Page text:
Patent lawsuit over Perrigo’s Monistat-1 dismissed
ALLEGAN, Mich. Perrigo on Thursday announced that the Hatch-Waxman litigation relating to Miconazole Nitrate Vaginal Cream and Suppository between Johnson & Johnson and Perrigo has been dismissed. Accordingly, Perrigo plans to launch a store brand version of the Monistat-1 Combination Pack following Food and Drug Administration approval, the company reported.
“This is another example of Perrigo’s commitment to continue bringing new store brand products to the market, stated Perrigo president and chief executive officer Joe Papa. “The one-day Miconazole cream and suppository introduction to the store brand market provides an important new product in the feminine hygiene category to our retail and wholesale customers while providing significant savings for the consumer. Perrigo is working every day to make quality healthcare more affordable.”
Earlier this year, Perrigo had been sued by Johnson & Johnson’s McNeil unit for infringement of a patent related to Perrigo’s filing of an ANDA for a generic to Monistat-1 Combination Pack in the United States District Court for the District of New Jersey.
Monistat-1 has annual retail sales of approximately $80 million dollars, Perrigo reported. The dismissal of the lawsuit ends the 30 month Hatch-Waxman stay period, which was originally set to expire in September 2010. Perrigo expects its pending launch to have 180 day first-to-file exclusivity.
CRN study finds that nearly four-fifths of doctors recommend supplements
WASHINGTON The majority of physicians—79 percent—recommend supplements to their patients, according to the “Life…supplemented” Healthcare Professionals Impact Study, conducted by the Council for Responsible Nutrition, that was released Wednesday.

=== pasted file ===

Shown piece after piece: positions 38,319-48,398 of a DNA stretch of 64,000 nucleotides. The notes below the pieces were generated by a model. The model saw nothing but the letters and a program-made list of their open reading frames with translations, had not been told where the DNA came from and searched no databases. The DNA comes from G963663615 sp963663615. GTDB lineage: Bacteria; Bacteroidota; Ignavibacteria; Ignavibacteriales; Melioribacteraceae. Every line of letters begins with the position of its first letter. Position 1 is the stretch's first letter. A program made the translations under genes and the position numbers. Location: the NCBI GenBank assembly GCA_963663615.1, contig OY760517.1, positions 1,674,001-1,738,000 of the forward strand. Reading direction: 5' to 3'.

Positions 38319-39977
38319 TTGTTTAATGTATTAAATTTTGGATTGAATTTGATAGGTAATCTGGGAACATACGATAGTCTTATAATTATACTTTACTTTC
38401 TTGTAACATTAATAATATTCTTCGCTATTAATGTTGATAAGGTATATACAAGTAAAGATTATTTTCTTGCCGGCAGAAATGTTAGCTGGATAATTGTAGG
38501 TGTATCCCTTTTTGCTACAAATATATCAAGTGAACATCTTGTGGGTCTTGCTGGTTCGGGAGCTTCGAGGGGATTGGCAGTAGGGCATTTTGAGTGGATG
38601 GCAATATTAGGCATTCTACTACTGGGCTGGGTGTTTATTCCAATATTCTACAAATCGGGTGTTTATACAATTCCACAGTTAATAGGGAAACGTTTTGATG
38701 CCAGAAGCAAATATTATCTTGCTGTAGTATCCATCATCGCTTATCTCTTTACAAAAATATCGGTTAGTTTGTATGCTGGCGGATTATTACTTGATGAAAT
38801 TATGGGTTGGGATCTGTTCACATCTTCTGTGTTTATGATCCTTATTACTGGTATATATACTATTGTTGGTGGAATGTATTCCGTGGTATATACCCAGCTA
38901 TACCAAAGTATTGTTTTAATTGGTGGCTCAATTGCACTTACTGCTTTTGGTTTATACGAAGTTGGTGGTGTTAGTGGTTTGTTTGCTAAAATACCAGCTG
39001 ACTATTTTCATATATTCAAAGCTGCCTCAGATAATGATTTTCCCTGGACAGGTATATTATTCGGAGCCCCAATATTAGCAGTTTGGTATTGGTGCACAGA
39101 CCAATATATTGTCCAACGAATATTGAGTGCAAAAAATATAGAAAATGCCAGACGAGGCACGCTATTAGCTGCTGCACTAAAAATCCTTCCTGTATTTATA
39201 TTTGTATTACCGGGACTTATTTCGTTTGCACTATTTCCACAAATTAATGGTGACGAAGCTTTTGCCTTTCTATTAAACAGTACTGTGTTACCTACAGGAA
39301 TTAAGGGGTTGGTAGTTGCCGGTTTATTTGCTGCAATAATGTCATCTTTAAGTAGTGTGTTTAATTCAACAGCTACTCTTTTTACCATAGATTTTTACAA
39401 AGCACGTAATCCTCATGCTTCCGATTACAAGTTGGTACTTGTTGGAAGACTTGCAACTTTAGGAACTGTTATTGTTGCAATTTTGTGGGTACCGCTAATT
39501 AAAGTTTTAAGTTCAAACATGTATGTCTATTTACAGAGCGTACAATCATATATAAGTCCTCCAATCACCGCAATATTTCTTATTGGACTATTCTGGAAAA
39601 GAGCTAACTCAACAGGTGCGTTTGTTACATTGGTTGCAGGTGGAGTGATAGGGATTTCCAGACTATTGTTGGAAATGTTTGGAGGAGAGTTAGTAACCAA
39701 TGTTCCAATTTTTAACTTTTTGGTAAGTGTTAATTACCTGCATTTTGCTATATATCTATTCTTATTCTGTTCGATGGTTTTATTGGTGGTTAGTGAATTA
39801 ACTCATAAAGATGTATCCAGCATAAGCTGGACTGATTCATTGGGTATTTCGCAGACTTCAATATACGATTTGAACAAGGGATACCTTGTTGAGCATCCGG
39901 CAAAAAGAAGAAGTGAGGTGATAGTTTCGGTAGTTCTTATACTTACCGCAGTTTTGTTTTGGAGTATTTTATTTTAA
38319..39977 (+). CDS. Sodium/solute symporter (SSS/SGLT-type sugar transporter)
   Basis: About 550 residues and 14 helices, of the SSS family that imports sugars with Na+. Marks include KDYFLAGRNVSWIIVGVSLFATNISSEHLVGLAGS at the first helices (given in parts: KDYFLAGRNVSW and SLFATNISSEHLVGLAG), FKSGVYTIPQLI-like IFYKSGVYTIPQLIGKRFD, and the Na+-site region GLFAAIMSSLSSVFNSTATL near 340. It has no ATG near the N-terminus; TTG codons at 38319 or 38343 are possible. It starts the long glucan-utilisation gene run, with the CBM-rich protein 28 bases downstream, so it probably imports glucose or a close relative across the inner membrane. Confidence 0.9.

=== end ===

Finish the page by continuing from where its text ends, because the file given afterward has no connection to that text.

Bone health was the leading health reason physicians recommend supplements—33 percent of physicians recommended bone health supplements to their patients—followed by supplements for overall health, joint health, heart health and to maintain a healthy cholesterol.
Congressman recognized for stand against organized retail crime
WASHINGTON The Coalition Against Organized Retail Crime on Wednesday commended Rep. Bobby Scott, D-Va., chairman of the House Judiciary Committee, Subcommittee on Crime, Terrorism and Homeland Security for holding a hearing devoted to tackling organized retail crime.
The hearing is scheduled to take place Sept. 22.
Organized retail crime involves sophisticated crime rings that steal and stockpile huge quantities of merchandise that they then sell often to unwitting buyers. ORC gangs target high value consumer goods such as power tools, razors, over-the-counter medicines, items that are in high demand and are often easily concealable. The stolen merchandise is then sold through flea markets, swap meets, pawn shops and increasingly through internet auction sites.
Merchandise, such as baby formula and diabetic test strips, which can be damaged if not stored at proper temperatures, are often mishandled after being stolen, the coalition noted.
“With the recent introduction of three bills, Congress has taken a strong step forward to protect consumers and demonstrate their commitment to addressing organized retail crime,” the coalition stated.
In July Reps. Brad Ellsworth, D-Ind., and Jim Jordan, R-Ohio, introduced the Organized Retail Crime Act of 2008 (HR 6491). The bill would amend federal criminal code, making it illegal to engage in activities that further organized retail crime.
Soon after Scott introduced the E-Fencing Enforcement Act of 2008 (HR 6713), which addresses the selling of stolen goods online.
In the Senate, S. 3434, the Combating Organized Retail Crime Act of 2008, was introduced by Sen. Richard Durbin, D-Ill. The Durbin bill would clarify existing law to give law enforcement the tools to prosecute ORC, require online and offline marketplaces to investigate suspicious sales, and place basic disclosure requirements on online marketplaces.
The Coalition Against Organized Retail Crime, formed in 2001, is composed of 33 national manufacturing and retail organizations as well as individual companies that have come together to fight a new type of retail crime.